The Standardized Climate-Disclosures were proposed by the Securities and Exchange Commission (SEC) in 2022, to be initiated in 2023. Although this has been pushed back until at least 2024, it is still worth paying attention to. These regulations require companies to provide information on their waste, energy use, emissions, and more to evaluate their overall climate risk and the adequacy of their preventative measures. All this is done with regard to what daily operations require of a given company and how much additional waste or energy a company is using beyond what is considered the norm for comparable companies.


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How Asset Tracking Can Help Achieve Compliance

Asset tracking can help achieve compliance differently depending on the regulation in question. For instance, both the FSMA and DSCSA regulations revolve around traceability requirements. One of asset tracking’s biggest use cases is location tracking; these systems have embedded sensors that monitor temperature. Companies can easily comply with these regulations by implementing an asset tracking system. For other regulations, like the proposed Standardized Climate-Disclosures, asset tracking can be used indirectly to monitor the effective use of materials and disposal of waste, as well as operational times. All of this information impacts a company’s climate risks, and by tracking it, they can better reduce their risk to imposed industry standards.

But meeting industry regulatory requirements is only half the battle. The other half is being able to prove that your company complies with these mandates. When proof of compliance is requested, it cannot be denied. This can create a disruption in daily operations and operators work to compile the necessary information and pass it on in a way that is both accurate and easily understood. After all, misunderstandings create more steps in the compliance process or create the illusion of noncompliance. Both of these scenarios are not conducive to maintaining primary operations and achieving productivity goals. It disrupts the primary functions of both manufacturing and logistics companies alike by creating tasks that must be prioritized even if they don’t directly lend to daily operations.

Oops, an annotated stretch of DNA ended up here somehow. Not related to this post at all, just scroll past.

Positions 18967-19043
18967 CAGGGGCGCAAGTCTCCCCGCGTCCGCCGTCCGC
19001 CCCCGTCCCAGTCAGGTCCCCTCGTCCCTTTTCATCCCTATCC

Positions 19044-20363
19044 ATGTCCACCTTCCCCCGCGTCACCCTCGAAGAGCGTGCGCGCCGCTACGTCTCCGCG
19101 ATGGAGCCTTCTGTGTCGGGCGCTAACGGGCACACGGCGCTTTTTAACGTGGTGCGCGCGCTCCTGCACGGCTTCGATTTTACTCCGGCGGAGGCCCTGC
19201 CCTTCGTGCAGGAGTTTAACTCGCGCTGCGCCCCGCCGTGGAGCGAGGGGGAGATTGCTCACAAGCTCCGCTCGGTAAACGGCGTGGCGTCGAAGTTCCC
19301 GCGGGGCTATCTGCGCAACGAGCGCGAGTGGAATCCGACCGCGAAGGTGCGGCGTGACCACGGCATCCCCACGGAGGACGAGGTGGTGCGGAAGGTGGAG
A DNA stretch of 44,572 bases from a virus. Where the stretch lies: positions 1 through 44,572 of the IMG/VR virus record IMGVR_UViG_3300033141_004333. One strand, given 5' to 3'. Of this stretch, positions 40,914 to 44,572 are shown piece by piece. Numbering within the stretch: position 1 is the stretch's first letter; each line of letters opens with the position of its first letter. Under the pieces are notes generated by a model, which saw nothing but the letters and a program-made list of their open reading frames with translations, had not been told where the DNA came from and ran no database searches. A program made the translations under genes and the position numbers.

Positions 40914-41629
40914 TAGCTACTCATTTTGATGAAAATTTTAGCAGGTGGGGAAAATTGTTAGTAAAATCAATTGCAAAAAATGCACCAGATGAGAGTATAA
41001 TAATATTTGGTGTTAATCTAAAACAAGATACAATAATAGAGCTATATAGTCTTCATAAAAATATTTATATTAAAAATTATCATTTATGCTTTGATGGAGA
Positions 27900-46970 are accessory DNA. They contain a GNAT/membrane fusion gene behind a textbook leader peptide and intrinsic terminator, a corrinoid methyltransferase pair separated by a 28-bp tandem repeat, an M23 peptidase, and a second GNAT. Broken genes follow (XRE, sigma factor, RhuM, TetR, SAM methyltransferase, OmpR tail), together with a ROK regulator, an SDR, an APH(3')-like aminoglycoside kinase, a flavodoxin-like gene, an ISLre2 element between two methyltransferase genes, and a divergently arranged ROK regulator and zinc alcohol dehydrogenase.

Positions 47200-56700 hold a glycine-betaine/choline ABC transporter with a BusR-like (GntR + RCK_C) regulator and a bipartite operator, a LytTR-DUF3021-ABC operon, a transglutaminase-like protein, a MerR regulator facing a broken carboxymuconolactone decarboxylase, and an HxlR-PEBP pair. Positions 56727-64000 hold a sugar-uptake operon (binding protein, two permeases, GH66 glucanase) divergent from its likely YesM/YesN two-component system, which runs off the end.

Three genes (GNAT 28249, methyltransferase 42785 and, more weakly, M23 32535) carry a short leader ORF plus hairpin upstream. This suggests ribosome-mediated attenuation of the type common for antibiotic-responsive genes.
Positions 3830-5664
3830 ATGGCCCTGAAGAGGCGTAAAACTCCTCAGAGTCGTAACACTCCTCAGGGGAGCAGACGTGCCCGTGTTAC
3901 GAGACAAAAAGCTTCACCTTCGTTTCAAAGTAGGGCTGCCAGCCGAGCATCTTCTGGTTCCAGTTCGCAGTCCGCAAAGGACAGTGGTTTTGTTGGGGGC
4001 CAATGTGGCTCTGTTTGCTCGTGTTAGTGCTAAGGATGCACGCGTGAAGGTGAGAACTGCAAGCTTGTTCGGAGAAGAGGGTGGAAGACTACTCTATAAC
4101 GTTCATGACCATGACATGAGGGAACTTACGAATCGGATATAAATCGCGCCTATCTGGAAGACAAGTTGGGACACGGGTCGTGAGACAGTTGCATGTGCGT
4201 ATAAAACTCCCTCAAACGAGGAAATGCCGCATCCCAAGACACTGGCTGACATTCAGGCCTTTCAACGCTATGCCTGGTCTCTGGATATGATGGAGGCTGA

Asset tracking can help guarantee not only compliance, but proof of compliance as well. When data is stored automatically, it can also be compiled automatically. There’s no question about where the pertinent compliance information is stored, as it is all hosted in an easily accessible, central location. Further, it requires very little input from the user to separate the information that is needed from the information that is not, which further reduces the time it takes to compile regulatory compliance.

An Asset Tracking Solution for Improved Compliance

Whether you’re a manufacturing company looking to adhere to waste regulations or a logistics company looking to secure your cold chain compliance, Link Labs provides an asset tracking solution built to meet your needs. With a wide variety of use cases and applications centered around compliance, we want to help you meet industry regulations in a way that saves you both time and money. To learn more about how our solutions can work for your regulatory concerns, book a demo today.

Learn how you can meet industry regulations with asset tracking

Written by Makenna Dudley

Makenna Dudley is a Marketing Associate for Link Labs, with practical experience in written communications, media writing, and additional forms of content creation. She has a bachelor's degree in Mass Communication.